So a tighter link with Apple is likely to be a good move for Skype, based on the principle that the enemy of my enemy is my friend. Especially when Mac comes out with iPod Phone (including video!) and squares off with Microsoft in the looming monster battle for the living room: the little black box that will control the family's internet-based entertainment. It's going to be Apple, with the killer iPod brand and partnered with Intel, versus Microsoft's Xbox and Windows solutions. Apple lacks various key pieces of the puzzle -- like a viable game platform, instant messaging plus VoIP, and a tivo solution -- but Jobs is likely lining those pieces up.

And, just as a side effect, one outcome of that battle is likely to be consolidation of the fragmented instant messaging world. If and when someone wins that battle I believe it will be like Betamax/VHS, and the standard will become ubiquitous. Its early to call a winner, but Microsoft's flabby innovation these days when contrasted with iPod's market dominance in digital music makes me nod toward Apple. And if Skype wins big as a result, thats cool with me. I just want one buddylist, and if the government isn't going to force interoperability, llike they should, then I am rooting for an instant messaging monopoly. And please, God, don't let it be Microsoft.

Comments (6) + TrackBacks (0) | Category: Technology | Telecommunications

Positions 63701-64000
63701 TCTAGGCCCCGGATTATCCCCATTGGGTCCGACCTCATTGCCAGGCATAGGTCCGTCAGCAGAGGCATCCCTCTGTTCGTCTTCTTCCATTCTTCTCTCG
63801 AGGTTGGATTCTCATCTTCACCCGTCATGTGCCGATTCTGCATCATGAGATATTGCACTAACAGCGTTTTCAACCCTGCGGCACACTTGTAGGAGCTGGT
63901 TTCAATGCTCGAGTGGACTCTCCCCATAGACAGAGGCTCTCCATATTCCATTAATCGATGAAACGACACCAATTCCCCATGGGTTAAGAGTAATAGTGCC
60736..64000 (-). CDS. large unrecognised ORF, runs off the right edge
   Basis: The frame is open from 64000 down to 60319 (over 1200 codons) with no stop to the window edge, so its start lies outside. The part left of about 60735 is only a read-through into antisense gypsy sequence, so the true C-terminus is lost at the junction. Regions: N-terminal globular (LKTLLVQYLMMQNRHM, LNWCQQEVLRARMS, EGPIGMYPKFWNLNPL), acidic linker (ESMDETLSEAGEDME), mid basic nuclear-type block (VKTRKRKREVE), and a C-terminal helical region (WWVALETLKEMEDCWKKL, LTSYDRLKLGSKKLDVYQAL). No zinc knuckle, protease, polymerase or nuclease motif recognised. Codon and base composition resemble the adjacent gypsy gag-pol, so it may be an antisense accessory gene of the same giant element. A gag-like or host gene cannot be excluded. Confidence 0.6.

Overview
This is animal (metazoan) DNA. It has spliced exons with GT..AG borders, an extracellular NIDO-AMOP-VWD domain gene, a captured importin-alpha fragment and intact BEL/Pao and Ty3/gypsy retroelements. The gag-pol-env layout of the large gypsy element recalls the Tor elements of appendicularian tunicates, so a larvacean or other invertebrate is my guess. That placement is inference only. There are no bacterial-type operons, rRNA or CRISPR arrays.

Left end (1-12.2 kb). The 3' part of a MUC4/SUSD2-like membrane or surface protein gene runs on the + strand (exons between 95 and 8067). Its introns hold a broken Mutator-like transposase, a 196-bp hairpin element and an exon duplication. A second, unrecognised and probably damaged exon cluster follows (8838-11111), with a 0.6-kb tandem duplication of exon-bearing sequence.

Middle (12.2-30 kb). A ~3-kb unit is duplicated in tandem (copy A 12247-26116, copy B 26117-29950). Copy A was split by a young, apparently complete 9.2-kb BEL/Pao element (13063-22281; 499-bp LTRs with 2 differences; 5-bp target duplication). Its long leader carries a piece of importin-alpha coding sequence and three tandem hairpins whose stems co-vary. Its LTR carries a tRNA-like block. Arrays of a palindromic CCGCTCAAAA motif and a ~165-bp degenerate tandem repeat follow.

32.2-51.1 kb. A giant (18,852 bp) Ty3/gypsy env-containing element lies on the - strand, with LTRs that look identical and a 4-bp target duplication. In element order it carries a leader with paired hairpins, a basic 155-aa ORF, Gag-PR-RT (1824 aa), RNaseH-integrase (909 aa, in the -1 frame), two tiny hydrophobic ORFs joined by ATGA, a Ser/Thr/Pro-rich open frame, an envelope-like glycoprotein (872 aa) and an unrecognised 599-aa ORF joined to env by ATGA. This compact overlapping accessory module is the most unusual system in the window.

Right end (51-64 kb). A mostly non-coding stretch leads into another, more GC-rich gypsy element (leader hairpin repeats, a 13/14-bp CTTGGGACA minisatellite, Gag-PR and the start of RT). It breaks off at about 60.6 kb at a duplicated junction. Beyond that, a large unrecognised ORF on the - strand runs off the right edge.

1. Usher Lieberman on July 20, 2005 05:15 PM writes...

I don't understand why the open source clients haven't integrated Skype yet or Skype hasn't integrated support for the other you know IM (pun intended) a Jabber person, but because I deal with so many people who aren't I have to maintain a client that can interface with everything else, which actually means 3 clients (including Skype.)

It is an irritation I agree. But I think you'll see XMPP ultimately be adopted as the underlying transport for connecting all these systems and then someone else (quite possibly AOL) will figure out how to federate everything and make it make sense for everyone with a dog in this fight so that we can all use one client.

An interesting note, you may find that Jabber XCP will become the switch at the application layer that routes all of these messages arriving from the protocol soup, translates them into XMPP and then sends them back out for delivery.

Permalink to Comment

2. Julian Bond on July 21, 2005 03:04 AM writes...

The problem with Skype is that it's not open source, it's not SIP and it uses proprietary protocols so on one level it's the same problem as all the other IM programs. Set against that they've got the message that MS learnt in the early 90s and have since forgotten "Ship early, Ship often". And above all "It just works". Right now it's the only voice solution that "just works". It doesn't matter that the other IM programs are trying to push Voice, because "They just don't work".

Jabber, XMPP are to be admired for coming up with a completely open IM. But frankly the clients available now, suck. And it's pretty hard to see how they will add Voice and Video.

Back to Skype, the Skype API is pretty good and improving. But at the moment the easiest way to program with in it in any language is via a COM interface. So that counts out Mac. And although there is a Mac client and a Linux client (and pocketPC) they tend to be a release behind.

And because the protocol is proprietary, the only way of integrating Skype into multi-IM clients like Trillian is via the API with Skype running along side it. In which case why not just use the native client?

So Skype has shaken up the whole IM and VoIP world but it's actually more of the same. And even though I love it, I don't want to see Skype have a monopoly on an important internet application area any more than anyone else.